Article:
Most of the time, Iris loved being the Flash.
She loved running. She loved the feel of the wind on her face and the spray of sparks when she stopped too soon, skidding the last few feet to wherever she was trying to go. She loved being able to trust her family to be there running beside her. And most of all, Iris loved being able to help people.
But sometimes… Sometimes the loss was too much to bear.
Iris still remembered the icy fear that had dug into her chest when she’d found the bodies in STAR Labs. The way the empty fabric had felt in her hands, the way Avery and August had stopped dead (hah) in their tracks behind her. Avery’s choking sobs. Only fourteen and already experiencing horrible things like this.
Iris had been so sure Meena was alive. She wasn’t a scientist, technically, but she’d begged Barry for his help and he’d agreed. She wasn’t a detective, either, but she’d scoured through the wreckage anyway, trying to find a clue, any clue, even as all the instincts that let her be such a good investigative journalist screamed at her that this was the kind of crime scene you couldn’t walk away from.
She’d been so angry at August… He’d deserved her anger, she was still sure of that much, and he deserved to be put away for a long time for killing innocent people (people like Meena, people like Billy Parks), but… Barry had told her horror stories about Iron Heights and the Pipeline inside of it. She’d even seen some of its cruelty for herself. And August was… Barry had told her that he seemed to be feeling genuinely remorseful for his actions. That he seemed to actually understand that he’d been wrong and had resigned himself to staying inside Iron Heights for the remainder of his sentence.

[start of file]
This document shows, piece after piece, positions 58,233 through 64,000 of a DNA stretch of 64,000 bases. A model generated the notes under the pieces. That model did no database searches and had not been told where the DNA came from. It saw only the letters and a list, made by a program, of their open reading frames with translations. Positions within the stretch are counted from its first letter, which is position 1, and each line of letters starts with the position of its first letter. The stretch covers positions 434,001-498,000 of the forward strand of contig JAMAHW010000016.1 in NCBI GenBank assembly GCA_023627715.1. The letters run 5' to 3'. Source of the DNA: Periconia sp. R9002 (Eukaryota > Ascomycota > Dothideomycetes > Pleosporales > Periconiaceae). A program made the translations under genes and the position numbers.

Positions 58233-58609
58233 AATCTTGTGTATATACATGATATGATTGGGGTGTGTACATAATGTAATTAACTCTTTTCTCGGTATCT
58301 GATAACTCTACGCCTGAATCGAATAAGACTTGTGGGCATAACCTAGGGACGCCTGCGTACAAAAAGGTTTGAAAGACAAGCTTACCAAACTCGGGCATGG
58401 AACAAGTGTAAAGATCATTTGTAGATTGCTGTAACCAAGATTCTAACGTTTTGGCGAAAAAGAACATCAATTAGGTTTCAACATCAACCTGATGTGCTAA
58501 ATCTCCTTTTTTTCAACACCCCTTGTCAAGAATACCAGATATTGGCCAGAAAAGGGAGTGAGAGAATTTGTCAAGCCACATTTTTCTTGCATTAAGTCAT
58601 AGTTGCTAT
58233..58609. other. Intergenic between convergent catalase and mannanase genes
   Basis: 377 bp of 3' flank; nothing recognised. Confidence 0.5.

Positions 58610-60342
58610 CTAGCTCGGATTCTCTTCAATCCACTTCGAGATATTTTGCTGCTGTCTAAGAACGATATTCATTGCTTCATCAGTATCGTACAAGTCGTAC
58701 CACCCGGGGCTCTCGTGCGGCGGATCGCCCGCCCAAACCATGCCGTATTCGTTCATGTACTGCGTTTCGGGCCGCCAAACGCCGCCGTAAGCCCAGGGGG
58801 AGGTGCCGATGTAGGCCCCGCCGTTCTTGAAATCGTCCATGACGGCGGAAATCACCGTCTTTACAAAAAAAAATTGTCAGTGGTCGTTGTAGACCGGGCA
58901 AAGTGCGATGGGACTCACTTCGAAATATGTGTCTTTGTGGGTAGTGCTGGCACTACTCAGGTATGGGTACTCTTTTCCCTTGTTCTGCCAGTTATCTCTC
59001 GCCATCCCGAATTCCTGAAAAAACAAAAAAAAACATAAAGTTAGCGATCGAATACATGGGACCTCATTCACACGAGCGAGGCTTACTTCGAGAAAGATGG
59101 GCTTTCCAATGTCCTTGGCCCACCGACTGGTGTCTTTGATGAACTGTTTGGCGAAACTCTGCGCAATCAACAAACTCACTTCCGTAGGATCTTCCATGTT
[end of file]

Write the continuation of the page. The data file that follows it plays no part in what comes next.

Iris believed Barry when he said that, not August. She wasn’t sure if she’d ever be able to properly forgive him. But that didn’t matter right now. None of it mattered. Not August betraying them, not Avery being on the other side of the world with her new junior Justice League friends, not her young nephew gripping her hand so tightly it hurt, not whatever Barry thought about his ex boyfriend being a good person deep down inside, not any of it.
It didn't matter, because Meena was standing right in front of them. Alive and whole like nothing had ever happened to take her away.
Iris took a step forward and reached out to touch her face. Meena’s eyes weren’t as soft as they’d been the last time Iris had seen her. There was a purplish sheen to them now. There was a scar on her cheek, brown skin slightly raised and puckered. Iris let her fingers trace through Meena’s thick, dark hair. It crackled with static in her wake.
Meena’s expression faltered, slightly. She felt suddenly unsure that she’d made the right decision to come back, not that Iris knew what was running through her mind. “What are you-”
“I missed you,” Iris said quietly. Her throat felt too tight to say anything else. Anything more meaningful. She stepped back and let Wally jump forward into Meena’s arms, hugging her tightly the way Iris wished she could. The material of her suit suddenly felt too tight, too constricting. Too much like watching Meena disappear, even though she hadn’t actually been there when it happened.
There was an itch in her bones. Something wasn’t right. Why would Meena wait this long to come back? Did she know how long it had been? She must have, she was in new clothes and there was that strange fuzziness to her whole body-aside from the coldness in her eyes, like she didn’t quite remember how to smile. Suddenly desperate to be proven wrong about her suspicions, Iris pulled her cowl down, curls springing free immediately.